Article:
New report: Lake Tahoe further losing its clarity

The UC Davis Environmental Research Center released its annual report on Lake Tahoe’s clarity yesterday, and the news is not good.

Emerald Bay, UC Davis, Keep Squaw True

Tahoe’s Emerald Bay/UC Davis

“Tahoe is suffering a staggering loss of clarity in our own generation,” says Tom Mooers of Sierra Watch.  “And if reckless developers in the Tahoe Sierra get their way, the news will go from bad to worse.”

Each year the center releases the results of its ongoing research.  Lake clarity is measured by dropping a Secchi disk, about the size of a dinner plate, and checking how deep it remains visible to the naked eye. 

According to UC Davis, scientists took 28 individual readings in 2019 and measured a decrease in clarity of nearly eight feet.  The average depth at which the disk could be seen was 62.7 feet.  In 1968, the depth was 102 feet – a stunning loss of clarity over the past five decades.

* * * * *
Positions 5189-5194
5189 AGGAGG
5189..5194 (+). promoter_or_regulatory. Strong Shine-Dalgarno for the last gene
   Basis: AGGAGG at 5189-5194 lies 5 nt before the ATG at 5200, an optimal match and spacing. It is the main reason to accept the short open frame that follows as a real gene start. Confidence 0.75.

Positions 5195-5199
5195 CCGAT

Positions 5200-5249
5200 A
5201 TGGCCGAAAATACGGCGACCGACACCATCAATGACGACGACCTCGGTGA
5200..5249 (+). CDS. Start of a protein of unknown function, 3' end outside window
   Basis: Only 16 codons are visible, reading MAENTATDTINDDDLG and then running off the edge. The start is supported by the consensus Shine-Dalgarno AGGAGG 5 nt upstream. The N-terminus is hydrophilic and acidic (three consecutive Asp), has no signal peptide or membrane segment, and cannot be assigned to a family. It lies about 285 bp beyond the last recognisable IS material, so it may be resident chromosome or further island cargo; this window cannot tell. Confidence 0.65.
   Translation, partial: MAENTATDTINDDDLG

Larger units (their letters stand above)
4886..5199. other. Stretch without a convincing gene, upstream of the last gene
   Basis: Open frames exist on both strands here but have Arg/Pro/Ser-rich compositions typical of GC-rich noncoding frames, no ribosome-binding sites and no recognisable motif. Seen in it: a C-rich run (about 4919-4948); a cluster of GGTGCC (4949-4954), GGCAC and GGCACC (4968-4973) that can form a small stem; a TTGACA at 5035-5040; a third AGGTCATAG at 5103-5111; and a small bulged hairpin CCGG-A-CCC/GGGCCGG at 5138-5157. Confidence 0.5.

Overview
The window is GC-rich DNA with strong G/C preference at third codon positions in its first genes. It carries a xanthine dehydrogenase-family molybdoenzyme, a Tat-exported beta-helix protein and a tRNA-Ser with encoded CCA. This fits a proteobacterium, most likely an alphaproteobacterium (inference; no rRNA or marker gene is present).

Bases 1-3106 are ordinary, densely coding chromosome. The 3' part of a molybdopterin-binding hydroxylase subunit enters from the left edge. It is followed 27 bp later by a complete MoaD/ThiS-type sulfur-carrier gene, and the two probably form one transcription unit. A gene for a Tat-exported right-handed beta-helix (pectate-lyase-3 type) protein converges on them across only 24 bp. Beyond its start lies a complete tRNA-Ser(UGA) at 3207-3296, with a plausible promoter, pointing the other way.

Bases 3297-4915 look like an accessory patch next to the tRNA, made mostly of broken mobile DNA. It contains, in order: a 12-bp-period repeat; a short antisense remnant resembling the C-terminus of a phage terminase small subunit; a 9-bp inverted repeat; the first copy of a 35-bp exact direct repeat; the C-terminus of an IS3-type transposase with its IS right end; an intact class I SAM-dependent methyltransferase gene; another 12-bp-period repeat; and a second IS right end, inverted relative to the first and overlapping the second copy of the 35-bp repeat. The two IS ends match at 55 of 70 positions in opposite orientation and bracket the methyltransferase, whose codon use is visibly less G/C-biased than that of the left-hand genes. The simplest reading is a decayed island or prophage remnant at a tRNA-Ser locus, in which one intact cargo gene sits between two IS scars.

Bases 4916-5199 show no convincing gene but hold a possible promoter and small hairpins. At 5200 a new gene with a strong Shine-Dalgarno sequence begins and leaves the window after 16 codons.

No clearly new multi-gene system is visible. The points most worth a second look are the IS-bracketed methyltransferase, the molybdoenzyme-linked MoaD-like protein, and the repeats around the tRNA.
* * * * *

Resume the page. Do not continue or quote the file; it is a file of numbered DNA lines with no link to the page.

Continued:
Lake Tahoe Clarity, Keep Tahoe Blue, Keep Squaw True, UC Davis

Pictured: Secchi Disc depth over time/UC Davis

Researchers point to the impacts of climate change as a growing contributor to the loss of lake clarity. 

Traffic is also an ongoing concern.  Cars in the Tahoe Basin kick up and produce the pollution that feeds nutrients and, in turn, cloud the lake.

Alterra Mountain Company’s proposed development in Squaw Valley, just outside the Tahoe Basin, would make both worse. 

Alterra’s highrise condos and massive indoor waterpark would pump more than 40,000 tons of carbon into our atmosphere every year.

And traffic generated from the new development would clog Tahoe’s roads, adding more than 1,300 cars – and their pollution – into the basin every day, threatening ongoing efforts to Keep Tahoe Blue.